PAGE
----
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Diné juniors a fixture on Volcano Vista soccer program

WINDOW ROCK

Navajo Times | Donovan Quintero
Volcano Vista Lady Hawk Carissa Benavidez (17) reacts to the ball after Cibola Lady Cougar Nicole Carsten (5) hits the ball to her teammate on Friday in Albuquerque.

Carissa Benevidez and Lilliana Duncan have a passion for soccer.

The two Diné athletes have been playing for over 10 years. They got their start at 4 years old, and after a few years of learning the fundamentals, they took the sport seriously.

The two have been very involved with club ball, and over the past few seasons, they have been members of the Volcano Vista Lady Hawk varsity program.

“They’re both a coach’s dream,” first-year Volcano Vista coach Ashley Williams-Neider said of the two juniors. “They’re sound players, and I’m just so lucky to have them.”

Last week the Hawks were ousted in the Class 5A state playoffs, losing to district rival Cibola, 2-1, in overtime. The Hawks finished the season at 13-7 overall and 7-2 in District 1-5A play.

“It was an exciting game,” Benevidez said. “I mean, there was huge student sections for both Cibola and Volcano. It was neck-and-neck, and with it going into overtime, it made it more exciting.

“Both teams were really wanting it, so there was constant screaming and running,” she said. “Both teams were taking shot after shot, and I believe we played with all of our hearts to the very end.”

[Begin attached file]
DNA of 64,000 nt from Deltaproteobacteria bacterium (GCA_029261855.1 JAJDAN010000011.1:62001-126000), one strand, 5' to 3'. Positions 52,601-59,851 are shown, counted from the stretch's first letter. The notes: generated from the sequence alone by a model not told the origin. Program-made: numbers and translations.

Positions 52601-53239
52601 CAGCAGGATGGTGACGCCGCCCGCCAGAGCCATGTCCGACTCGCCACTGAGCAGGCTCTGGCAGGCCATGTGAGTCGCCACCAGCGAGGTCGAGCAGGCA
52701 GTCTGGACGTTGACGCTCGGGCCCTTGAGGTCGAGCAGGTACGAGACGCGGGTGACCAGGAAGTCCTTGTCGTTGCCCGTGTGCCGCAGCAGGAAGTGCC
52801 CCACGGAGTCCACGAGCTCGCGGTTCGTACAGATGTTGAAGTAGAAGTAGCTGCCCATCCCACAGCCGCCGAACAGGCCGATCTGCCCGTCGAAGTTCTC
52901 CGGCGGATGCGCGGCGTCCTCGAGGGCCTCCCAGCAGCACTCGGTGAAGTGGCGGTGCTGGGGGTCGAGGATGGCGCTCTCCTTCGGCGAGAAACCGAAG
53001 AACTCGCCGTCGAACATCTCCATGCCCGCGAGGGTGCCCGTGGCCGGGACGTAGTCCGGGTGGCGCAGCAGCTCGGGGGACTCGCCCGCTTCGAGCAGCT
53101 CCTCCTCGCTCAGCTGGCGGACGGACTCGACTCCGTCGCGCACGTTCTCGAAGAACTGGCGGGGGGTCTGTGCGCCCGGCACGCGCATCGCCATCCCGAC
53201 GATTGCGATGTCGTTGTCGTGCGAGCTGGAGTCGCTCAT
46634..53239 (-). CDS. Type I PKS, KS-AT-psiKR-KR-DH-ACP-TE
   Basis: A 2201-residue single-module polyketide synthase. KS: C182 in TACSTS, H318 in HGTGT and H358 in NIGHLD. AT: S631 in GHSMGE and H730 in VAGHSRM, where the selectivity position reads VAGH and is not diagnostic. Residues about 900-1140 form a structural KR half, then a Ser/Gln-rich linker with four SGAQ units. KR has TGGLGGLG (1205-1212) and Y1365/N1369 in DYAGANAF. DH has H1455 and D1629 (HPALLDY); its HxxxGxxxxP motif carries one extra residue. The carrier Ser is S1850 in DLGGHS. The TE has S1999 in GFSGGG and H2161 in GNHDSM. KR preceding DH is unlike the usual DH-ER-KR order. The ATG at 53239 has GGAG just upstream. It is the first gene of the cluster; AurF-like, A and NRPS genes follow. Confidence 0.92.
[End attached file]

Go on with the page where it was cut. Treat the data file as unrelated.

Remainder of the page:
All-district team

And though they came up short, Duncan said there were many positives to consider.

“I think our season went pretty well,” she said. “We had a really good start against La Cueva, and they’re a really good team.

“In the middle of the season, it kind of got a little rough, but toward the end, we started to pick up our play,” she added. “We ended up as the fourth seed in the state tournament.”

Before the start of the 5A playoffs, both girls were named to the all-district team, with Benevidez making the second team while Duncan made the first team.

“Lillian plays a defensive role, but that didn’t stop her from scoring,” Williams-Neider said. “If I were to give her an award, it would be a breakthrough award because she’s been in the program for three years now, and this year has been her year.”

The Volcano Vista coach said Duncan does what she is asked, and she doesn’t have to worry about her playing her left-wing defender position.

“She just takes care of business, so she just stuck out this year,” Williams-Neider said.

In 20 games played this year, Duncan finished with 10 goals, the second-best on the team.

“I had a really good year,” said Duncan, whose parents are from the Tohatchi area. “I kind of surprised myself scoring 10 goals, and I didn’t expect to score that much, so that was nice.”

Her exploits went beyond that, as she added a career best six assists.

Benevidez also played a critical role for the Volcano Vista squad as the team’s center back.

“As an outside defender, I give a lot of great assists,” said Benevidez, who has family roots in the Fort Defiance area. “I have one of the top assist ratios for my team. Just being on the outside, I’ve definitely got a lot of chances of setting the ball up for the offense.”